Ex-Collingwood player Heritier Lumumba says he has no intention of participating in the club’s internal review into allegations of racism.
The 199-game player for the Pies claims he was subjected to racism during his time with the club, including the explosive allegation he was nicknamed “chimp”.
While coach Nathan Buckley has promised the AFL club won’t sweep such accusations aside, Lumumba is adamant in his refusal to take part.
He says he went through an eight-hour mediation with Buckley at the time and has “no intention” of engaging with the proposed internal ‘club integrity’ process.
Buckley’s comments come after two former Collingwood players confirmed they knew about Lumumba’s nickname.
Premiership players Chris Dawes and Brent Macaffer have stepped forward to support Lumumba and his version of events.
“The nickname ‘the chimp’ and stuff like that which absolutely I remember clearly like that was [his] nickname from whenever I got to the football club in 2006,” Brent Macaffer told SBS’ The Feed.
Dawes told the program he heard the nickname used “a couple (of) times”.
Lumumba’s claim was also publicly backed up by former Magpies teammate Andrew Krakouer in 2017.
Buckley believes his character is being questioned but is adamant he never heard Lumumba being called a “chimp” during his playing career at the Magpies.
“The only mouth I have heard that nickname out of was Heritier’s himself when he told me about it, that is categoric,” Buckley told reporters on Wednesday.
Racism called out across the code
The ongoing row at Collingwood is unfolding as more voices are heard calling out racism on and off the field.
Inspired by the Black Lives Matter protests in the US, AFL players have knelt prior to games in show of support for movement.
Current and ex-players have taken to the airwaves and social media to criticise racism in the game and society at large.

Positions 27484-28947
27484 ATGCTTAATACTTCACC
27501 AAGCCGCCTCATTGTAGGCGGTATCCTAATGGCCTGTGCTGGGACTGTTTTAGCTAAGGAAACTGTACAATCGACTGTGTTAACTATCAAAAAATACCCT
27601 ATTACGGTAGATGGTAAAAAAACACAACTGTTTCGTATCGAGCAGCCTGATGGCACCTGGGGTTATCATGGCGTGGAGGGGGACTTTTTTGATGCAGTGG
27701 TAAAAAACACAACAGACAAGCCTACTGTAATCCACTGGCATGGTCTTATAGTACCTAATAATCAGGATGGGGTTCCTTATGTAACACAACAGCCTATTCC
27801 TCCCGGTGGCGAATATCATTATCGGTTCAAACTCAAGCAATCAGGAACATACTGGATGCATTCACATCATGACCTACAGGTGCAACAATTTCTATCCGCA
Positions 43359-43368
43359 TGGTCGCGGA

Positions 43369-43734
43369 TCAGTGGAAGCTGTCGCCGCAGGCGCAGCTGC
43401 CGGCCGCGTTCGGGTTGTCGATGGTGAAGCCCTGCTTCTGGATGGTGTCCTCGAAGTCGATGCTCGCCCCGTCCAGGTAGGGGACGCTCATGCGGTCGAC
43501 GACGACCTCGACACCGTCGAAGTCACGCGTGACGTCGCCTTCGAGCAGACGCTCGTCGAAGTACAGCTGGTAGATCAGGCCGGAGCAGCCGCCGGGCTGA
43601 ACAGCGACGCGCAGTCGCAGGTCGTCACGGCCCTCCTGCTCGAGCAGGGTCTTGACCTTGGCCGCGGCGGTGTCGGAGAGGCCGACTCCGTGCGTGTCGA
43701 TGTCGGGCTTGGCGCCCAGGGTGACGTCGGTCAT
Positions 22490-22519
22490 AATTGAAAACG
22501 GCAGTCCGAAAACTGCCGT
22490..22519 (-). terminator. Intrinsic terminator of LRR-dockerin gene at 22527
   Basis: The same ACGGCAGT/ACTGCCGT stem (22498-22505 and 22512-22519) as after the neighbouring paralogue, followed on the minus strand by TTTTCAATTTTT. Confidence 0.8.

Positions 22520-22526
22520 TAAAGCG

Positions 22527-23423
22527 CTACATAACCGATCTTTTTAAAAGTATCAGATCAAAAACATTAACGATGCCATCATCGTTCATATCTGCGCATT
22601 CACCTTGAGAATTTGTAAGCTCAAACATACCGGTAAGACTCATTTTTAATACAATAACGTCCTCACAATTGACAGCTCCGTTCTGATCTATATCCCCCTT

Carlton veteran Eddie Betts questioned his AFL future as a result of constant racial vilification but is determined to keep fighting for what he believes in.
The Blues forward this month called out the latest in a long and constant line of racially motivated attacks directed at him.
The 33-year-old considered whether to address a Twitter post, which depicted him as a monkey, but felt it was his duty as an Aboriginal role model to call out despicable behaviour.
“I was really angry and I wanted to put something up that was aggressive, but that’s not my nature. I’m kind and I always like to give people a second chance and I always like to educate people,” Betts told Fox Footy on Tuesday night.
“I’ve got to set up barriers every day when I leave the house, thinking I’m going to get racially abused when I’m driving or when I go to a supermarket.
“All I want to do is rock up to training, play and enjoy the game of footy.
“I’m sick and tired of it but I want the AFL to be a safe platform for young Aboriginal kids to come and enjoy and play footy without being racially abused.
“If I have to take the full brunt of all that and try and educate people so that the platform is a safe place, I am happy to cop the brunt.
“It deeply hurts and you think to yourself ‘why do I keep playing footy if I keep copping this’, but I want to make a change.
“The way to hurt these guys is keep playing great footy and keep smiling and that’s what I love doing.”
Earlier this month, Swans superstar Lance Franklin took to Instagram to raise awareness of the disproportionate number of Indigenous people incarcerated in Australia.
Franklin’s post followed Hawthorn star Chad Wingard’s lament at the treatment of an Indigenous youth who was kicked to the ground during an arrest in Sydney earlier in the week.